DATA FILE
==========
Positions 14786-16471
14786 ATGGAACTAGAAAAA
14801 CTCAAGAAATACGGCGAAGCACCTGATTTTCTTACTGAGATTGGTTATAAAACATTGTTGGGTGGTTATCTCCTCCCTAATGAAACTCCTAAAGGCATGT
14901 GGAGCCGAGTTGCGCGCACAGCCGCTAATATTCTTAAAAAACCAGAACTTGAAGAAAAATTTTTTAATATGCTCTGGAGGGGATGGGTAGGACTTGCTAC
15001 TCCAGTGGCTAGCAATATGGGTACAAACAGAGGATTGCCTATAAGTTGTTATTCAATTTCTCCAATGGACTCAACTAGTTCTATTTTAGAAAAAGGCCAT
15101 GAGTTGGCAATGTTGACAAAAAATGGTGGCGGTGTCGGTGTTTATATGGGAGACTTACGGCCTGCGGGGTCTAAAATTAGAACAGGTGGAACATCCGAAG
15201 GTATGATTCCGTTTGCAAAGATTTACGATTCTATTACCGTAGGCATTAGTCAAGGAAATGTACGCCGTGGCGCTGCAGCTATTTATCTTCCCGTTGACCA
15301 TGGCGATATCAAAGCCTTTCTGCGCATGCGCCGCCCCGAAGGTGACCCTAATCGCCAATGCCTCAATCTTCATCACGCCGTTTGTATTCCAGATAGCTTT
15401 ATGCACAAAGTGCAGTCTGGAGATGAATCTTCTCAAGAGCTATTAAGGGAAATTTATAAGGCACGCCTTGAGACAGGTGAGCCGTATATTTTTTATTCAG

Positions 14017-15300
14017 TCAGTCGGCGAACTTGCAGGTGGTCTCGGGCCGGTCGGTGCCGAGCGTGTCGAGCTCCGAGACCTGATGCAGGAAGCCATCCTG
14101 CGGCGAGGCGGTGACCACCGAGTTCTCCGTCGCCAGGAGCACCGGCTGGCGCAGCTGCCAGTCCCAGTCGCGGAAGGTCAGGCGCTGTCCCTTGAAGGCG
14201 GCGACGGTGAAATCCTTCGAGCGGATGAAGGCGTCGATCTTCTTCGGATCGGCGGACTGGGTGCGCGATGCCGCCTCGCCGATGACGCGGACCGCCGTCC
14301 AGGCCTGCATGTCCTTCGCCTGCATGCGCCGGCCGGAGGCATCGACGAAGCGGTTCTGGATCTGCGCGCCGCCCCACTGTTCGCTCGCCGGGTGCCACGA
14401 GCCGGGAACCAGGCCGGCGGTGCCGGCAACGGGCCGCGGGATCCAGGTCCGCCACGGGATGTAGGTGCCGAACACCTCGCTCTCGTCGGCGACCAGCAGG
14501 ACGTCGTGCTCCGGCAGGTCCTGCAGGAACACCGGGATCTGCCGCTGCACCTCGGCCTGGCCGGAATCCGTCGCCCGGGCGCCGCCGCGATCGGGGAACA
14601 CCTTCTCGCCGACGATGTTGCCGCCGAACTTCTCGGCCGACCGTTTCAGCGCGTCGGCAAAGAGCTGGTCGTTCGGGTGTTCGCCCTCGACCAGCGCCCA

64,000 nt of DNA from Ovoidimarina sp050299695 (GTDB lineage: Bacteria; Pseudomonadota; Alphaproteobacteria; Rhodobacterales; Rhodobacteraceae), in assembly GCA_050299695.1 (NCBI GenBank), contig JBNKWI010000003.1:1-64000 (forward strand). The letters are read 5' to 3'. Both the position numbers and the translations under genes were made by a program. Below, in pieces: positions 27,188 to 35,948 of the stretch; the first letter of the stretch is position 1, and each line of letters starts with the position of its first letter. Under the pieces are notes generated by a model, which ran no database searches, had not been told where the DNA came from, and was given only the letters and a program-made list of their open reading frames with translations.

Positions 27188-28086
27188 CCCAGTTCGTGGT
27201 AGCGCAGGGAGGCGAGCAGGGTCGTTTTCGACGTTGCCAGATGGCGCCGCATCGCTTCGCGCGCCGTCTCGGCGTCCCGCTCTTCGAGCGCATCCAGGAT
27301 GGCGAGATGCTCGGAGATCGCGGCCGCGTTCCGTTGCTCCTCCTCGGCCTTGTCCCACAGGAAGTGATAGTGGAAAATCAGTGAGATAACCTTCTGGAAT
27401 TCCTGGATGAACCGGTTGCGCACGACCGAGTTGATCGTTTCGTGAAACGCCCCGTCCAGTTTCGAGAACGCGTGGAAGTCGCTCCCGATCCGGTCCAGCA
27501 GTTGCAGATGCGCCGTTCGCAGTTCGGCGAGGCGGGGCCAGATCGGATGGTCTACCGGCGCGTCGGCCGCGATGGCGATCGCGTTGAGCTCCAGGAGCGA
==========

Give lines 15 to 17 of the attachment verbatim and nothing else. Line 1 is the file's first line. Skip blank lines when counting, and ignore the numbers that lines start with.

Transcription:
14401 GCCGGGAACCAGGCCGGCGGTGCCGGCAACGGGCCGCGGGATCCAGGTCCGCCACGGGATGTAGGTGCCGAACACCTCGCTCTCGTCGGCGACCAGCAGG
14501 ACGTCGTGCTCCGGCAGGTCCTGCAGGAACACCGGGATCTGCCGCTGCACCTCGGCCTGGCCGGAATCCGTCGCCCGGGCGCCGCCGCGATCGGGGAACA
14601 CCTTCTCGCCGACGATGTTGCCGCCGAACTTCTCGGCCGACCGTTTCAGCGCGTCGGCAAAGAGCTGGTCGTTCGGGTGTTCGCCCTCGACCAGCGCCCA